A nice change from drinking a hot chocolate or a winter spiced latte, this hot thickened milky drink (the taste of semolina was the first thing that came to mind) was served with a dusting of cinnamon on top.  Although a little overly sweet I did enjoy this warming drink and found Salep quite filling.

Salep (Sahlab, Saloop,) is a nutritious starchy flour derived from the tuberous root of a certain species of Orchids. In Turkey export of pure Salep flour is apparently illegal, as over harvesting of their Orchids (Turkey known for the best Salep flour) has led to its decline. Salep is also used in the famous Turkish Dondurma ice cream.

Throughout the Middle East, Mediterranean, Europe and Asia drinks made using Salep were enjoyed for centuries and touted as an aphrodisiac (a botanical Viagra) and a restorative for the young and old. London’s industrial era served many a labourer Saloop (flour derived from British Isle Orchids ) in the early morning hours, a hearty drink flavoured with orange blossom and rose-water to kick-start a long and hard-working day.

Pure Salep flour is expensive and many use cornflour as a substitute or use a mix of both (both have thickening qualities) and say it tastes like the real thing! Some say Salep flour has little or no taste and others say it has a slightly floral taste. Can’t say I noted a floral taste when drinking Salep as the cinnamon was the dominant flavor. Maybe some Salep drinking experts can enlighten me on the subject.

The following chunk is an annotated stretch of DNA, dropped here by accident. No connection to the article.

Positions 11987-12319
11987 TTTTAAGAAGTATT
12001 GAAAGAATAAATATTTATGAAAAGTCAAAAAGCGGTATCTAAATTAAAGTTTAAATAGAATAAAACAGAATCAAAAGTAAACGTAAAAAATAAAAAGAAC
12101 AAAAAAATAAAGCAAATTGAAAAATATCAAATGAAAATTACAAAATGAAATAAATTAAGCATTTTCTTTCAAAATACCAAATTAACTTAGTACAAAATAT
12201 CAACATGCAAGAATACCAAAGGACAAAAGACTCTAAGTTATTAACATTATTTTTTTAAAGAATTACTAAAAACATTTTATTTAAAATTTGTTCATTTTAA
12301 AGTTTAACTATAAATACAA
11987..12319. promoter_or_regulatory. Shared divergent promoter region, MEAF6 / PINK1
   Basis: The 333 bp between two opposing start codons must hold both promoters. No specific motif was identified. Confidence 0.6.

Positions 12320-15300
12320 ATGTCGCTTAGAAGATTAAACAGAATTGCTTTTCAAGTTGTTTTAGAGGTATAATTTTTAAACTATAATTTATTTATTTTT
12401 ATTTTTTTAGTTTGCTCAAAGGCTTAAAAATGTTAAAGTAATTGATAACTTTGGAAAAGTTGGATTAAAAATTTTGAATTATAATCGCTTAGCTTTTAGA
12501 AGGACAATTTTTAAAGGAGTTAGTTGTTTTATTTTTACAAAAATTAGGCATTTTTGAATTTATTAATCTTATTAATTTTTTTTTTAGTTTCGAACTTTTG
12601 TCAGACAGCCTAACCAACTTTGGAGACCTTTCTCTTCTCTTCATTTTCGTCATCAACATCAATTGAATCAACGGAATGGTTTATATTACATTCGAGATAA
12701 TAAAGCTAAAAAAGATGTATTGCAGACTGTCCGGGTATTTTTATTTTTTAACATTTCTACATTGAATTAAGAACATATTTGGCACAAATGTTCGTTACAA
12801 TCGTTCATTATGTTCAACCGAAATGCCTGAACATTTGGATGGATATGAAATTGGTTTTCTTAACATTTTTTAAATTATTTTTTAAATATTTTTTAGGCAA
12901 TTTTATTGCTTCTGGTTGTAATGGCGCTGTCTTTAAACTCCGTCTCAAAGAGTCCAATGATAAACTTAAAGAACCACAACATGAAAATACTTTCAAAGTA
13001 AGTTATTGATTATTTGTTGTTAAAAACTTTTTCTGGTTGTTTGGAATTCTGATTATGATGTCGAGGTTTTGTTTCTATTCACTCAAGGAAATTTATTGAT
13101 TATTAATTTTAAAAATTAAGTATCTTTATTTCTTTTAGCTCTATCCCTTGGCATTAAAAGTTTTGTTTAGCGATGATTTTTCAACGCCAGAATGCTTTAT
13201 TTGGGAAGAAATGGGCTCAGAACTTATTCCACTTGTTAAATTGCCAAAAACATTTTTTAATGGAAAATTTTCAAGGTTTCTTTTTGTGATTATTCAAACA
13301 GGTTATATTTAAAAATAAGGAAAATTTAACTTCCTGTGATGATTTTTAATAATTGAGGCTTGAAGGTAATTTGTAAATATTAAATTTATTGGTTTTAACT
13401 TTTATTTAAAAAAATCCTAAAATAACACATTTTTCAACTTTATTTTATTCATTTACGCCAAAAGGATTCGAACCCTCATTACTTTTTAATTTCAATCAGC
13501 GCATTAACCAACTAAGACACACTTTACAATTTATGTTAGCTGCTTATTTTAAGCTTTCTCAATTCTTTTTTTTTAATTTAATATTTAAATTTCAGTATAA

Purchased a box of flavoured salep/sahlab at a local supermarket which contained the ingredients; sahlab, sugar, mastic, rose and orange blossom flavour to try… it turned out way too sweet and overly perfumed for my liking.

This is my way of making a faux style Salep (which tastes just as good) using glutinous rice flour as a thickener, preferring the creamy results it gave over the cornflour.  However, cornflour may be used and here is another recipe and other information on Salep. Camping season has begun in Bahrain and the desert can turn very cold… so why not treat family and friends to this warming winter time drink.

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Winter Warming Hot Salep

Ingredients:

  • 8 level teaspoons of glutinous rice flour (sweet rice) (found at asian supermarkets)
  • 1 litre of full-fat or low-fat milk
  • sugar or honey, to taste

Flavour Salep with:

1/4 teaspoon orange blossom water OR rose-water, per cup

OR 

a light dusting of cinnamon powder

garnish with some finely chopped pistachio, if desired.

How to make: Add the glutinous rice flour into a medium saucepan, using a whisk, slowly mix in the milk until smooth. Bring the milk mixture to a boil, stirring constantly with a whisk or wooden spoon. Reduce heat and simmer gently for about 3 minutes to thicken and cook through, stirring often. Sweeten with sugar to taste, add desired flavouring and pour into cups, serve hot. Alternatively, pour the unflavoured Salep into cups and let each person flavour their own. Serves 4

Have you tried Salep before? Do you have a favourite wintertime drink?